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Birds add color to cities


The Hindu, New Delhi, 13 April, 2015


 India became the country recording the second highest bird count at 735 species, after Ecuador with 784 species.

 

Professional and amateur bird watchers use a variety of tools today, including online portals to keep counts of species. They update this frequently. Thus, when the Great Backyard Bird Count (GBBC) was conducted in mid-February, India became the country recording the second highest bird count at 735 species, after Ecuador with 784 species.

 

As enthusiasts are aware, birds are most active early in the morning. The best time to watch them is between 6 and 9, with a peak in activity in between. Morning walkers spot many species in their backyard.

 

 

During the recent backyard bird count, participants in Uttarakhand came in first with 383 species, Tamil Nadu with 324, Karnataka with 322 and Kerala with 299. All these States have good bird diversity, and so do some others.

 

After the common crow, the other most frequently encountered species in India were common Myna, Rock Pigeon, Black Drongo, and Asian Koel, as per the GBBC.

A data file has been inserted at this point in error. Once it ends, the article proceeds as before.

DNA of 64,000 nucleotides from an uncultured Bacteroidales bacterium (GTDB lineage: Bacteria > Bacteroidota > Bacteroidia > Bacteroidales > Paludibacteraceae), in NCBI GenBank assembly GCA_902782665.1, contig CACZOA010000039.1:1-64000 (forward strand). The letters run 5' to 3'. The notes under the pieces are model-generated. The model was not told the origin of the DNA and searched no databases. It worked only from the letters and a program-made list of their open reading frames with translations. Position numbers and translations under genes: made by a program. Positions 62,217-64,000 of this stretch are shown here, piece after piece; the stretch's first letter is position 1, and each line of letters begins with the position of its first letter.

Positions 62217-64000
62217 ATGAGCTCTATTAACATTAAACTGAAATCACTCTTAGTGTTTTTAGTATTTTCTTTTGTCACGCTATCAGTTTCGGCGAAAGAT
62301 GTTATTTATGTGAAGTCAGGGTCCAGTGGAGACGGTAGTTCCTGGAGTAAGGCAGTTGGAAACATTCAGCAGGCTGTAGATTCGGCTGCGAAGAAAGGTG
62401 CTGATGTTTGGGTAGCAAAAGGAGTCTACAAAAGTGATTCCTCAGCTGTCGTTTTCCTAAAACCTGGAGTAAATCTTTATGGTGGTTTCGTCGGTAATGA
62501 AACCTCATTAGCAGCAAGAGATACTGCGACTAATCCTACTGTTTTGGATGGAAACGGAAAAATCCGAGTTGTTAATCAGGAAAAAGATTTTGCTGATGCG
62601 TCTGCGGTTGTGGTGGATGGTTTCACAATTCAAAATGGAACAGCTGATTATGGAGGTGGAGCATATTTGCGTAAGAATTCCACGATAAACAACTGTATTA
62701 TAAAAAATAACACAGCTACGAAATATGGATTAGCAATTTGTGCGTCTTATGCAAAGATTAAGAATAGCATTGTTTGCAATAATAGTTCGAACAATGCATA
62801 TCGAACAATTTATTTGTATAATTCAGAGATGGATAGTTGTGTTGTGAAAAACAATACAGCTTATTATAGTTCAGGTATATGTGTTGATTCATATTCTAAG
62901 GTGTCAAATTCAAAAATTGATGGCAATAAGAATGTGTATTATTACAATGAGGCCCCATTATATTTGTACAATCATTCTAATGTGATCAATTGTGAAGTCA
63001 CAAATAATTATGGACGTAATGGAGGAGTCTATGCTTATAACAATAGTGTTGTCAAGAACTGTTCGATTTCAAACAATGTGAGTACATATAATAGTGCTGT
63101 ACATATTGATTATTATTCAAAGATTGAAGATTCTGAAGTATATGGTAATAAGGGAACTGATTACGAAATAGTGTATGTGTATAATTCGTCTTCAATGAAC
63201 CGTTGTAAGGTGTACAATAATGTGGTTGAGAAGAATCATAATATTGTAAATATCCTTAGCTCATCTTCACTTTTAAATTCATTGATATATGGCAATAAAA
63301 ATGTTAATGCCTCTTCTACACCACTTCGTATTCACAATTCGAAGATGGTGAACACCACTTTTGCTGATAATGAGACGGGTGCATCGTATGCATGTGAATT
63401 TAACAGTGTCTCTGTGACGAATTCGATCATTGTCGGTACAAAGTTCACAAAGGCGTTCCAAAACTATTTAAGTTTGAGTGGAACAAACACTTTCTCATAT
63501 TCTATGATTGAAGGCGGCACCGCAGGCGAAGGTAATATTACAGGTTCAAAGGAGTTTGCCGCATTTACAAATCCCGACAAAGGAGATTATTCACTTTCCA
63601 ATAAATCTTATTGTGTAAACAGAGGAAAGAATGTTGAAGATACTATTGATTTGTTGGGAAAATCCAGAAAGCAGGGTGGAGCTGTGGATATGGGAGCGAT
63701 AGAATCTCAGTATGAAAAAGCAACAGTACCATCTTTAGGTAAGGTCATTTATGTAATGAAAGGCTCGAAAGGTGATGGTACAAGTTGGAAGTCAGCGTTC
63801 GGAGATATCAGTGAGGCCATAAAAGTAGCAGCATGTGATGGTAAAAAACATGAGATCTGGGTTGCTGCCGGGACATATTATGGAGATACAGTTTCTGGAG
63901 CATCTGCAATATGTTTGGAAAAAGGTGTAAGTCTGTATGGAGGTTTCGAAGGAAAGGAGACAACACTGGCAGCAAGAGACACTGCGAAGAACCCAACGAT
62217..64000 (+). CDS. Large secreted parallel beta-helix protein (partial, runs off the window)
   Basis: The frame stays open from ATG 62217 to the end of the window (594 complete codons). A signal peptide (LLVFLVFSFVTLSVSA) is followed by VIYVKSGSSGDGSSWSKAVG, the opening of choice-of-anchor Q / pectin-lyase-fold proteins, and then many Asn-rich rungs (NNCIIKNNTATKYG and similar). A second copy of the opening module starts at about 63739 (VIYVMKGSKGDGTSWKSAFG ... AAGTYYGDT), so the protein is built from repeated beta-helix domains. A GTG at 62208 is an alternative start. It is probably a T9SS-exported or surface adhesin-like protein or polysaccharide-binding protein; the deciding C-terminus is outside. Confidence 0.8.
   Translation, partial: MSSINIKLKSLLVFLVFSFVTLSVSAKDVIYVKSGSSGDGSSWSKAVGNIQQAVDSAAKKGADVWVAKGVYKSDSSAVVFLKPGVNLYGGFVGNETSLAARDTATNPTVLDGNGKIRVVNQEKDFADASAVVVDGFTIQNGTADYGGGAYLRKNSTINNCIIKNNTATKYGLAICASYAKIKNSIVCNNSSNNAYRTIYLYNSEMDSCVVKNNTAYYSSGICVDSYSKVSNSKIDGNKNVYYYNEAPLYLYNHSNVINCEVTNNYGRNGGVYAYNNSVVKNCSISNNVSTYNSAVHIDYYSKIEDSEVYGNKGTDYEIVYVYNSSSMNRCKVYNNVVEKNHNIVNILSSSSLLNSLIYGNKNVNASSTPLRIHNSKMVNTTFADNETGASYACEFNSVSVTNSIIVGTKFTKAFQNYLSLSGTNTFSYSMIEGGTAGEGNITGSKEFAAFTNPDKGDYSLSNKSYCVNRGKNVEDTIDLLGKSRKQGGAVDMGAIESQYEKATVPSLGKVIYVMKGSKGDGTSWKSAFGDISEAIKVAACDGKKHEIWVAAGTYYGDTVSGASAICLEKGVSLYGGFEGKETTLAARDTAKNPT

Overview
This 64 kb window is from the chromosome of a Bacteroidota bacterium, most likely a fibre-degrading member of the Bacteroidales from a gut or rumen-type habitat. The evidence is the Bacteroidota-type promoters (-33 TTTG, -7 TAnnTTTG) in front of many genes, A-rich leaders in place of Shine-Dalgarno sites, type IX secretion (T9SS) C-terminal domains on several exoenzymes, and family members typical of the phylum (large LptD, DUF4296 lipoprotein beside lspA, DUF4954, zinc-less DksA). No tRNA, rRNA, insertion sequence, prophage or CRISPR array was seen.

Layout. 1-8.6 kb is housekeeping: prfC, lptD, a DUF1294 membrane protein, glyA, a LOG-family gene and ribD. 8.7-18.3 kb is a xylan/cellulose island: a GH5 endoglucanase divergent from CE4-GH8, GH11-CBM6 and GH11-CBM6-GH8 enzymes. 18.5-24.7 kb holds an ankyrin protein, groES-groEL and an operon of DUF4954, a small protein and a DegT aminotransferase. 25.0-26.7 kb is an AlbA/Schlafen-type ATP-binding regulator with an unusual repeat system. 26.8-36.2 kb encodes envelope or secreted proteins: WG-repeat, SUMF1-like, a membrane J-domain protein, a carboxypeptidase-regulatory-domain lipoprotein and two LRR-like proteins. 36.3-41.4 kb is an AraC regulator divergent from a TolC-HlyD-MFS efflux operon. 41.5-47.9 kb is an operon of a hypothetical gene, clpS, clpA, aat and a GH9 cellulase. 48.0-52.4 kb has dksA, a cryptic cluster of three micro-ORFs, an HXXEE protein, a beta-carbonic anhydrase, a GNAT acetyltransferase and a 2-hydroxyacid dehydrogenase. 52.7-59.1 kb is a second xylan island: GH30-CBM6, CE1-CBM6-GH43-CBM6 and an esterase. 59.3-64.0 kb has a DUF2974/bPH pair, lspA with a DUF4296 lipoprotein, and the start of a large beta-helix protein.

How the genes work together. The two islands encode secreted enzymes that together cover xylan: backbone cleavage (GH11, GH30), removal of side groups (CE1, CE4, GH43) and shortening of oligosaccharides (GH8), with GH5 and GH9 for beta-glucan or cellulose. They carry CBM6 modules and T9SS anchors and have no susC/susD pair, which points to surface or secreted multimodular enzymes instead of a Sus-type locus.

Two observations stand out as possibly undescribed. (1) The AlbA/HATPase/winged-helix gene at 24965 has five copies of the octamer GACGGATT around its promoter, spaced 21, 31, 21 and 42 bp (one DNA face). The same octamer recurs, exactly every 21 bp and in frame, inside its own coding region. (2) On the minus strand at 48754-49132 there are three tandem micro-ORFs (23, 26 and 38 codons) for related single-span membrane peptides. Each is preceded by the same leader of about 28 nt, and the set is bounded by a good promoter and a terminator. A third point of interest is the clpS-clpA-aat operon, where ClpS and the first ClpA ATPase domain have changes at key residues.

What makes for a bird-friendly city? The online journal Nature of Cities, which has several trained specialist contributors, makes the following points: City planning must factor in biodiversity and conservation, bird baths and feeding areas, along with specific plant and tree species to attract birds. Cities without suitable vegetation and water bodies are bereft of birds.

 

Unlike agriculture, which is a monoculture, cities can be made biodiverse with several different types of trees. This actually makes them better placed to host a variety of birds than plain farms.

 

On the other hand, birds in cities are affected by the presence of free-roaming cats, large glass windows without glazing, a lot of lighting and steadily glowing red lamps.

 

Source: http://www.thehindu.com/sci-tech/energy-and-environment/online-portals-to-keep-counts-of-bird-species/article7095487.ece